image image IMG_6928
In other news, I’ve started stripping the interior of the ’47 Spartan Manor in the back yard.  From Brandon and Liz we have some vintage 9×9 floor tiles in a nice gray/green, and some black and red to sprinkle in at random.  I want to get the floor repaired, there a couple of soft spots under windows in the rear, and flooring down before cold weather.  Once the floor is in, and the new front windows in, the trailer becomes its own workshop, and the goal is to have the wiring, plumbing, walls and cabinetry in by spring.  Once that’s done, finishing the interior and polishing can be done by next summers camping season.

We had the boat out this summer, and found its leaking so badly that the pumps can no longer keep up.  In fact, in a two-day period in the water without being used, the battery had run down and it wouldn’t start.  Underway, the rear pump was overwhelmed, and water filled the bilge to the floor.  The problem turns out to be a loose rudder post, due to decades of over tightening the bolts and pulling them into the wood, and a bad chine plank, which I’d short planked 26 years ago.  It’s so soft I could push my finger through it (I could, but didn’t).  So, it needs to have a new bottom, which is going to have to wait until other things get done.IMG_6951

Speaking of getting things done, I finally have primer on the Thunderbird.  I had planned on having it in color by now, but summer came and went working on the car at all.  It really looks good all one color, even grey primer, and I’m enthused again.  Now the tedious job of block sanding, re-priming, blocking, guide coating, re-priming before color goes on.  And, what colors to pick?  We’ll see, we’ll see…eblackdesign_1_13 IMG_6953 IMG_6954Kim’s Riviera may be on hiatus, but we have big plans for it as too, so, keep checking in, and keep reminding me to keep up with the blog so you’ll know I’m OK!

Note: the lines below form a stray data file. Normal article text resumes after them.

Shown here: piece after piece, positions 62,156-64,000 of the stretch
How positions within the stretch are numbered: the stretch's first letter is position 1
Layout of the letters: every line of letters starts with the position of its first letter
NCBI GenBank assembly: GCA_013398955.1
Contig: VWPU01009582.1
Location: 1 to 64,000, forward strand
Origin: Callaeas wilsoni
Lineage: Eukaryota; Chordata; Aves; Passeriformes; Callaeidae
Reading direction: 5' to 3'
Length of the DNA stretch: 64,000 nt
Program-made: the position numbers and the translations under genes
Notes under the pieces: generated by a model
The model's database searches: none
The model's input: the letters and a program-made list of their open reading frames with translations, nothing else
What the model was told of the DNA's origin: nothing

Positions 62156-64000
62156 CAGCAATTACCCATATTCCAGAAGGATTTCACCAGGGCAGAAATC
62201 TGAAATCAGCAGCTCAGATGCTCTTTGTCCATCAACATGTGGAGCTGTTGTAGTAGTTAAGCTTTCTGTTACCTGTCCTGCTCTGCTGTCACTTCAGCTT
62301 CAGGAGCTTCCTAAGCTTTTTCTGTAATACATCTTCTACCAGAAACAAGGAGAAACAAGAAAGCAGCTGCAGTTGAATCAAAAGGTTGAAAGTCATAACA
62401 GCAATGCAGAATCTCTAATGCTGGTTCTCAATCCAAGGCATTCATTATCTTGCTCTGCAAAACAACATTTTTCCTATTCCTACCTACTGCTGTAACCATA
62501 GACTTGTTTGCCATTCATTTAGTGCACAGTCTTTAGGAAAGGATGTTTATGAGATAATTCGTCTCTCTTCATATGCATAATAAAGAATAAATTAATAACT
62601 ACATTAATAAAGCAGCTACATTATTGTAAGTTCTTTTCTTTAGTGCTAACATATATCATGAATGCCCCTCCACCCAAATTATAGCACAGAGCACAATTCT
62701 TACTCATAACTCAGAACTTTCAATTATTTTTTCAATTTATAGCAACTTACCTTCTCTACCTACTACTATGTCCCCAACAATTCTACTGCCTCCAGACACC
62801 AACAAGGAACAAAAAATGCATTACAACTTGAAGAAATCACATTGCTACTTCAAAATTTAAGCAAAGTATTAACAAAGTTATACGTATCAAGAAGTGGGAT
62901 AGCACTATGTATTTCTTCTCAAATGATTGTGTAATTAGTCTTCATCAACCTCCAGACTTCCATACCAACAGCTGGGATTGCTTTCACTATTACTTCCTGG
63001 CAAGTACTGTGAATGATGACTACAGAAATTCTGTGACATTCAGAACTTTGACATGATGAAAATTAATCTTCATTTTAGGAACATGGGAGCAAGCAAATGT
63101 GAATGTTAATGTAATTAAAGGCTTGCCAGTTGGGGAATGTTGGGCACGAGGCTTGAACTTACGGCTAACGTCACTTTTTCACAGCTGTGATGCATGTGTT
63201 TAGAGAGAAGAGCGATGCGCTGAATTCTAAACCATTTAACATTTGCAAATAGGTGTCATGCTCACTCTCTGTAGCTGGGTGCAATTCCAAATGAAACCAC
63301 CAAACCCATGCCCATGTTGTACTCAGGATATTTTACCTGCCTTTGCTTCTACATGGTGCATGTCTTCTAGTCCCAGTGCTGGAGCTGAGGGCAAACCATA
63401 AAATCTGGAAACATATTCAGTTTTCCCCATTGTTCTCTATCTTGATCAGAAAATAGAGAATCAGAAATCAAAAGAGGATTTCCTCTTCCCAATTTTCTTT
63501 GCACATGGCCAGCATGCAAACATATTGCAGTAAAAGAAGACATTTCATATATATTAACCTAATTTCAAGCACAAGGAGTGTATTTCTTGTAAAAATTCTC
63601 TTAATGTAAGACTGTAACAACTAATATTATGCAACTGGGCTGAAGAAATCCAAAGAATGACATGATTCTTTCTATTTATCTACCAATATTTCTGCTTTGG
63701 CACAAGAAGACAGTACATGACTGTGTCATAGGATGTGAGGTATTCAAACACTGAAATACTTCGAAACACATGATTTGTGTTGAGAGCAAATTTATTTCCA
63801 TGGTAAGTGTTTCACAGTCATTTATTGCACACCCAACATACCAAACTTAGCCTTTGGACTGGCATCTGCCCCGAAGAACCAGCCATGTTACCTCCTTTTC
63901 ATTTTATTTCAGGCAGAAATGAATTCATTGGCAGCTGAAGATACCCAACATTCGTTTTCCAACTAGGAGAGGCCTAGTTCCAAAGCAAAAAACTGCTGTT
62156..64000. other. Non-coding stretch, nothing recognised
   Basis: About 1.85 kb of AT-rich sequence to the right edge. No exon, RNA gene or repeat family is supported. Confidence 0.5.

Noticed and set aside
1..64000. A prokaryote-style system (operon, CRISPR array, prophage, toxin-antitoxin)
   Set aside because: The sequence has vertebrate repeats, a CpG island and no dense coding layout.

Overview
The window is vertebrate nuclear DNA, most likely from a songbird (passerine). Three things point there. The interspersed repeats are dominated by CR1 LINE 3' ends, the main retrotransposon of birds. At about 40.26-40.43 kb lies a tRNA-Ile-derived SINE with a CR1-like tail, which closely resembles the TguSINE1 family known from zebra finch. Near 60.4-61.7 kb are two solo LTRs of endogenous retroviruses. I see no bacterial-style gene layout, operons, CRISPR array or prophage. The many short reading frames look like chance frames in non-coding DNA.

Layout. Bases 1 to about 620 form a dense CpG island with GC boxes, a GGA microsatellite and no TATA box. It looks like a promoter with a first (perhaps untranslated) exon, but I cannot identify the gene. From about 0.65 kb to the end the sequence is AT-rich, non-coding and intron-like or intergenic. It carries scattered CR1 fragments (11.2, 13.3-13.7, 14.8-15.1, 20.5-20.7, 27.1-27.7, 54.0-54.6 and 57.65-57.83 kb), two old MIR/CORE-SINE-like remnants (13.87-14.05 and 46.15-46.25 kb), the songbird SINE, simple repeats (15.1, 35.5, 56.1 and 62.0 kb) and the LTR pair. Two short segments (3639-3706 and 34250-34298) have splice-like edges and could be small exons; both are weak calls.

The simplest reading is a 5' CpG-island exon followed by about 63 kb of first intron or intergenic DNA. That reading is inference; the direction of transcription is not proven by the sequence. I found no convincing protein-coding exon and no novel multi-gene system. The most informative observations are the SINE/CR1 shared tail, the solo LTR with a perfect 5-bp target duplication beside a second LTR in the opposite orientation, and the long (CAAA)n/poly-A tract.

What's wrong with this picture?

What’s wrong with this picture?

Last night I drove the Diamond T out to the State Park to have dinner with my wife (we’re camping, it’s a “working” holiday, so I was only going for dinner, having to work today).  When I left the house, something in the front of the Diamond T made a “clunk” noise, but I was backing over the edge of the garage’s cement pad and didn’t think much of it at the time, and drove to the campground with out a care.

We got in the truck to go to a local pub, when I backed up to leave our campsite, that same “clunk”, but again, rough ground, bumpy, turning, no worries.

We got to the rangers station and Kim said, “I smell anti-freeze”.  I had just noticed it too, and looked at the temp gauge which was about 260.

Not good.

I went to turn into a small parking area, and the steering wheel turned almost 3/4 of a turn before anything meaningful really happened.
“This is BAD”, I said as we finally turned in and stopped.

Getting out and looking under revealed a waterfall of coolant from the radiator, and the steering idler had come apart, letting the center link drop down and forward, hitting the bottom tank of the radiator, punching a hole in the plastic tank.  It would steer going forward, so we made a big U turn in the parking lot and got back to the main visitors lot.  I called Hagarety Insurance’s road service number, and soon a roll back was loading my prized possession up and hauling it home.

There’s a new radiator in the garage already, and I’ll have to pull the grill shell to swap the radiator, but it could have been worse. Nobody hurt, the truck isn’t bent, and I learned to tighten all the bolts in the steering…